A modified Toyota with a Japanese dragon on the side in The Crew Motorfest
Image Source: Ubisoft via Twinfinite

The Crew Motorfest’s Ghost Cars Blemish the Hawaiian Vibe

Distracted driving.

There’s a crisis of ghost cars in The Crew Motorfest and it’s really spoiling the mood. Ever reminisce on that one time you vacationed in Honolulu and a ferocious pack of transparent Lamborghinis pummeled down the highway at you head-on? Or that one time soaking in the sun on Halaie Beach as a dozen Porsche RSRs race behind you as if they’re competing in the 24-hour Le Mans? Yeah, me neither, but that’s apparently what Ivory Tower thinks makes for some chill maikaʻi vibes.

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How Ghost Cars Ruin this Vacation

Relaxing in a Ford Bronco in The Crew Motorfest
Image Source: Ubisoft via Twinfinite

There’s no denying that a key marketing point of The Crew Motorfest has been its robust and immersive Hawaiian setting. From the map itself to the carefully curated soundtrack, the island atmosphere is something the designers really honed in on. The amazingly adorable final live-action trailer for the game makes it clear that atmosphere is paramount to the experience.

A trio of humanized cars daydreaming about relaxing on a Hawaiian island in the midst of a traffic jam is the perfect mood-setter for the game. There’s no doubt that The Crew Motorfest has been marketed for its chill factor.

It’s not just the chill atmosphere being ruined by ghost cars, it’s also the gameplay. Exploration is a core part of The Crew Motorfest. There are a ton of collectibles and landmarks to check off in this game. There are even photo ops objectives that make good use of the robust photo mode. Thankfully, these phantom cars don’t show up when taking photos of your car. Unfortunately, the lingering stress of a stray vehicle sliding into the perfect shot is still a concern due to the ubiquitous presence of ghost cars.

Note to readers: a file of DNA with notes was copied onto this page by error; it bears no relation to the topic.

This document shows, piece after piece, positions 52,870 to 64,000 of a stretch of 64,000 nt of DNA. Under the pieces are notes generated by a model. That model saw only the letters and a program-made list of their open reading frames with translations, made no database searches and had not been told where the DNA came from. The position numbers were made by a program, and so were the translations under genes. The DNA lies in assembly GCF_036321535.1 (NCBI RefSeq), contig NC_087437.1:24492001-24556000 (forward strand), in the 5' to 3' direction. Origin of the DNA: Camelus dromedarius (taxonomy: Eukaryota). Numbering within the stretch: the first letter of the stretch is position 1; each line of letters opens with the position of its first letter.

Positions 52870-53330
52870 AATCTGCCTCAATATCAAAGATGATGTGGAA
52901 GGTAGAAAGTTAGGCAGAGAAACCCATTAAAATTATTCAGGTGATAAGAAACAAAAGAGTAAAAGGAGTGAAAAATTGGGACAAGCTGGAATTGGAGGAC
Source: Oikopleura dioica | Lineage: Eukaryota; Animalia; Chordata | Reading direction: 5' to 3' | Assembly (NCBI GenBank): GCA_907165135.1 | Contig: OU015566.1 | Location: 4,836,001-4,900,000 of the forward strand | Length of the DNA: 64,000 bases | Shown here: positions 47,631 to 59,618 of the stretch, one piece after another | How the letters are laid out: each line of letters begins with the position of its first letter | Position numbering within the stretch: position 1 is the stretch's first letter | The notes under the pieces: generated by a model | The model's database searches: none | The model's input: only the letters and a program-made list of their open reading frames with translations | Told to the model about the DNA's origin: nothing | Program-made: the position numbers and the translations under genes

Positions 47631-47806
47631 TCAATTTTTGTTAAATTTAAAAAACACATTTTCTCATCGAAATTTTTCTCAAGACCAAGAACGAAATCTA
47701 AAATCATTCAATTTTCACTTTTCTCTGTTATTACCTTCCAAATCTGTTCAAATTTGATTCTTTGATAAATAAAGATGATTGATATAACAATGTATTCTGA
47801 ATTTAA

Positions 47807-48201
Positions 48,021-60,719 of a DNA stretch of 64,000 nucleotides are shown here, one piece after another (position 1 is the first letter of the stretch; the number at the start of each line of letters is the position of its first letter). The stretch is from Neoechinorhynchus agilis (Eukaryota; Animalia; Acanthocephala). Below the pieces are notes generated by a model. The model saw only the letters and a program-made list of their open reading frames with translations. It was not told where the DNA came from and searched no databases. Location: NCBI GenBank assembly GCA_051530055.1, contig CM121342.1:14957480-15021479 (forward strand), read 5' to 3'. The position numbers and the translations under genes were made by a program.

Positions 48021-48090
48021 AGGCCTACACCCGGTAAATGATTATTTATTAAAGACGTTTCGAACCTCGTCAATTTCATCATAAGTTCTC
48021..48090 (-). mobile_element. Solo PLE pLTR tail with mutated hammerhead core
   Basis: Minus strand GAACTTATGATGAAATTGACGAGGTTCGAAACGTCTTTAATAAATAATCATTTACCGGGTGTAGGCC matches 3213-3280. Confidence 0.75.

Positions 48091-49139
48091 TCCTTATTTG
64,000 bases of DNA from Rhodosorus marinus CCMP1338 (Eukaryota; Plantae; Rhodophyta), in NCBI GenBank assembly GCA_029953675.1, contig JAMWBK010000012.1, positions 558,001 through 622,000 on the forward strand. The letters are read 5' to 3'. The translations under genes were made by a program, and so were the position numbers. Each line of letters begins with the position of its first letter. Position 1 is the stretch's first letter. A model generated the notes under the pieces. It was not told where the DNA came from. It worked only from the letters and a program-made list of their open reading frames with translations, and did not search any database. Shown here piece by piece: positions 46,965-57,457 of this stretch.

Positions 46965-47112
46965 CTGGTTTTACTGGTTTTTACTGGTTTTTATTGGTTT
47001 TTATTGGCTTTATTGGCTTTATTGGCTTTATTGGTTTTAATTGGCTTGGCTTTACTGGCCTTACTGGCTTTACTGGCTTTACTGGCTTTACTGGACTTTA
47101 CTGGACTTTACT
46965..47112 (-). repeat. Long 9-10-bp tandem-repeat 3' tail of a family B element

Persistent ghost car anxiety is a real thing. I’ve had bursts of stress as a result of spawns of 200mph hypercars suddenly careening straight at me from thin air. These moments do more than just raise one’s blood pressure, they cause mid-challenge accidents that force a redo. Like this time I careened off into a shack.

Crashing off course in a DeLorean in The Crew Motorfest
Image Source: Ubisoft via Twinfinite

At times, I laugh at the silliness of it all despite wanting to quit the game. Whether you’re collecting or sightseeing, you’re bound to get a rude awakening from the phantom traffic, and that is the opposite of chill.

Why They’re in the Game

Ghost cars populate the twisty roads of Oahu in The Crew Motorfest
Image Source: Ubisoft via Twinfinite

The Crew Motorfest clearly emphasizes chill exploration, so why then is this bizarre inclusion of ghost cars a thing at all in the first place?

Well, as players share their harrowing experiences losing races due to ghost cars, plenty of others have lamented The Crew Motorfest’s lack of civilian traffic.

It’s no coincidence multiple open-world racing games feature ghost traffic without pedestrians. Ghost traffic is there to keep a map without pedestrians feeling alive. Having these ghost cars zooming around the map also alleviates the reality that seven simultaneous online players in a map this size can feel lonely.